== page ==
The movie opens in 1845 in the northwest territories of Canada, where the boy who will become Wolverine, then called Jimmy, is sick in bed, watched over by his scowling brother (half-brother?) named Victor, the boy who will become Sabre Tooth, as well as his father, who, in a flash, is killed in the foyer downstairs. The trauma awakens Jimmy’s “berserker rage,” and his claws — skeletal at this point — are unleashed, and he kills the killer, who, it turns out, was his real father. Oops. Victor and Jimmy then flee. “Keep on running,” Victor says. “Don’t look back.” And they don’t. Through the entire credit sequence, in which you see them fighting in 1) the U.S. Civil War, 2) WWI, 3), WWII, and, 4) Vietnam. Questions immediately arise. Did they skip the Spanish-American War? And what did they do between wars? And why are they fighting for the U.S. anyway? Aren’t they Canadian? Actually the most important question is: Do they ever worry over the increasing might of military technology? Let’s face it, in 1845, or at least by the time they reach adulthood in 1860, nothing on earth — on earth! — was as powerful as they were; but during their lifetime they witnessed the introduction of the repeat-action rifle, the machine gun, the airplane, the missile, and the atom bomb. Don’t they ever think, “Wow, these humans are becoming more powerful than we are!”? Don’t they ever think? What have they learned in 120 years? Anything?
The story picks up — that is, the credits end — after the brothers have been shot by a firing squad for killing their own during Vietnam. They live, of course, and are recruited by Maj. William Stryker (Danny Huston), the man who will become Brian Cox. “I’m putting together a special team,” he says. For whatever reason, these mutants, including Victor and Jimmy, now called Logan, follow this human. Because they like killing? I don’t understand. Can’t they kill on their own? A few scenes later, Logan draws the line and tells his brother, “I’m done.” His brother responds, threateningly, “We can’t let you just walk away.” Then he and five other mutants stand around and watch him walk away. Smart.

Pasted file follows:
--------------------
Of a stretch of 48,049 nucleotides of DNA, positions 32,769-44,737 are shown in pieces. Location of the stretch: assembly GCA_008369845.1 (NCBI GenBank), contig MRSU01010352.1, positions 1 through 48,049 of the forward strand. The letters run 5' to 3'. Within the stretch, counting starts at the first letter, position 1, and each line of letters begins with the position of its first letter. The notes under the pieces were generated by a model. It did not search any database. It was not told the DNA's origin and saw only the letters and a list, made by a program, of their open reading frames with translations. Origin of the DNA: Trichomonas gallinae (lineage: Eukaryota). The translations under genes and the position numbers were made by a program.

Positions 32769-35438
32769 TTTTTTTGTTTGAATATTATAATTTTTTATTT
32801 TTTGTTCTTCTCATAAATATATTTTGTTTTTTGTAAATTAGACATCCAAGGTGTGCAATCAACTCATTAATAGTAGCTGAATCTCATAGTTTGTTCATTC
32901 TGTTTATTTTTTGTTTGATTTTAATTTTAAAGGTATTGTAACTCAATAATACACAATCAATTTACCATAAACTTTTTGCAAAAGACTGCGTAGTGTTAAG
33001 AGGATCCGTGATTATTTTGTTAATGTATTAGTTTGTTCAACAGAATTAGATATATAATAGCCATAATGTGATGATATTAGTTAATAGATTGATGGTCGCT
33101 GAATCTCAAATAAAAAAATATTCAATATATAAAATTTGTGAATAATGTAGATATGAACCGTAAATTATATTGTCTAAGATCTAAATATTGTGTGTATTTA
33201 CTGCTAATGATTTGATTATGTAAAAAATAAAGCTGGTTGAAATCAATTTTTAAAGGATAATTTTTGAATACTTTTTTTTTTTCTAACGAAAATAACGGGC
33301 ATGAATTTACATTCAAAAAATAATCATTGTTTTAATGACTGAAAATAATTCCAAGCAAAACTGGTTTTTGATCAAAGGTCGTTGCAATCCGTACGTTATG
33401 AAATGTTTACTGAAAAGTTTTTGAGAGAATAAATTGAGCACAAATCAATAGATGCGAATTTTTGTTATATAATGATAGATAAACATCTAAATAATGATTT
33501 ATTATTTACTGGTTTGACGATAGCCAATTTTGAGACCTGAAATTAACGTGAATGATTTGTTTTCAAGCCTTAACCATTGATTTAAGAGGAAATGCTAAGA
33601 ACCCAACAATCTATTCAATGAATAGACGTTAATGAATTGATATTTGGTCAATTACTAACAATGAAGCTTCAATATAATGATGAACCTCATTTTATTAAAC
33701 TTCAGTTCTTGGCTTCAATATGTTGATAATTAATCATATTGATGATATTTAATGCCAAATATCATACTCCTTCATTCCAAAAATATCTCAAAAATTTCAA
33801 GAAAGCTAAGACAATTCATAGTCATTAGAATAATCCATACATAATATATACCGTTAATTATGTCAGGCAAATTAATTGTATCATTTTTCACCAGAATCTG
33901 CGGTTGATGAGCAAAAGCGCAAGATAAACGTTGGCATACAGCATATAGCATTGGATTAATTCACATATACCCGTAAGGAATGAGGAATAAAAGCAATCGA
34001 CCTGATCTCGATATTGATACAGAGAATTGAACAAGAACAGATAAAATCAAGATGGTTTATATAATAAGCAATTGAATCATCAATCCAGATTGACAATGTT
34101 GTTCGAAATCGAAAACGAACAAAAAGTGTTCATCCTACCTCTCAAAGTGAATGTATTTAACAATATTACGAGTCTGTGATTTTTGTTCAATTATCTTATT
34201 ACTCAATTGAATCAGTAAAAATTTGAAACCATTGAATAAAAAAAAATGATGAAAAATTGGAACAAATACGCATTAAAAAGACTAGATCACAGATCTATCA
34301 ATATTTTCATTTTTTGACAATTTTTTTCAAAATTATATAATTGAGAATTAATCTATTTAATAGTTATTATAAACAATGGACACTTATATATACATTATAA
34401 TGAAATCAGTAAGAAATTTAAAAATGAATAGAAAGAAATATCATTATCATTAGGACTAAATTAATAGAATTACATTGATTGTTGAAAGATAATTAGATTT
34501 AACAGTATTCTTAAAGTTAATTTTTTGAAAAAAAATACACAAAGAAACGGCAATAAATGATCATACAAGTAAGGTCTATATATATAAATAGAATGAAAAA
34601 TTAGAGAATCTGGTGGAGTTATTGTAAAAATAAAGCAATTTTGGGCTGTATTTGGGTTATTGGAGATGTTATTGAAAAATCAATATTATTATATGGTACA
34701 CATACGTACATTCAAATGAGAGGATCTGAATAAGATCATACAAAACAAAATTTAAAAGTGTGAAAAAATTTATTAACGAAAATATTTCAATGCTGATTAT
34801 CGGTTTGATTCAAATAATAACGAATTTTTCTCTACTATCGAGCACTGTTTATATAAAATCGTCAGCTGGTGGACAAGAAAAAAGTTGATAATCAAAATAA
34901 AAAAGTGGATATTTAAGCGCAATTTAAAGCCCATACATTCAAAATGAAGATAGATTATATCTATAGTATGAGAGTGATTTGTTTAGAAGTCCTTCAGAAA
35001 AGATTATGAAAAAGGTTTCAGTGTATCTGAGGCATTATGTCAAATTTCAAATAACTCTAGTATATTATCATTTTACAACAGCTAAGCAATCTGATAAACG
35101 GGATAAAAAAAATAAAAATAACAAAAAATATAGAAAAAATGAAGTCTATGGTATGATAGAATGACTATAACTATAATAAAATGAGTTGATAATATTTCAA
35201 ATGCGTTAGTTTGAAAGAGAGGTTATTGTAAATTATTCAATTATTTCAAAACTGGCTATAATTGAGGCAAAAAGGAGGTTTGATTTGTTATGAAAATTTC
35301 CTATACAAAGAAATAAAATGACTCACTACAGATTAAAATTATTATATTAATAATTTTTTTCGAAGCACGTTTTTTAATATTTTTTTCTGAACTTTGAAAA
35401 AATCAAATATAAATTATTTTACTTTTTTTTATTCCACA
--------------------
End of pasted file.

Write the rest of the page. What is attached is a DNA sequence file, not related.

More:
Six years later, Logan’s in a 1973 made-for-TV movie. He’s a lumberjack in the Canadian Rockies, he’s got a pretty, long-haired girlfriend who’s a schoolteacher, and everyone knows they’re doomed. They kiss. Seventies music tinkles in the background. The audience gets restless.
Thank God Stryker shows up. “Your country needs you,” he tells Logan. Canada needs him? Oh, right, the U.S. Logan refuses but later tells his girlfriend the reason they want him is because “I’m the best at what I do. But what I do isn’t very nice.” It’s a famous Wolverine line, penned in the 1980s, but it doesn’t work here — particularly after Victor/Sabre Tooth kills the girlfriend and then defeats Logan. Apparently our boy isn’t the best at what he does.
Worse: Stryker convinces Logan to get all adamantiumed-up to get revenge on Victor. “I can give you the tools to defeat him,” Stryker says. Logan becomes Wolverine, in other words, because he’s a lousy fighter. Who knew? Almost feels cowardly. You’d think he’d try a martial arts class before getting his skeletal structure replaced.
I could go on. Every little element in this movie is just plain dumb. During the adamantium transfer, for example, Logan’s heartrate increases exponentially, then falters, and everyone’s urging him on: “Live, damnit!” When he flatlines, people turn away. And we wait... And we wait... As if there’s any suspense. He’s Wolverine! He lives! We know! Get on with it!
He goes to Three Mile Island, where he’s heard they’re holding mutants for experiments, to get revenge on Stryker and Victor; but when he discovers his girlfriend lives, that she fooled him, he walks away. Uh...dude. The imprisoned mutants? That are still being experimented on? Of course he returns and eventually frees them, and they leave, about 20 of them, scared and huddled together and hiding from the soldiers with their guns. Aren’t we sick of this yet? Why are they acting like malnourished boat people rather than, I don’t know, the most powerful people on the planet?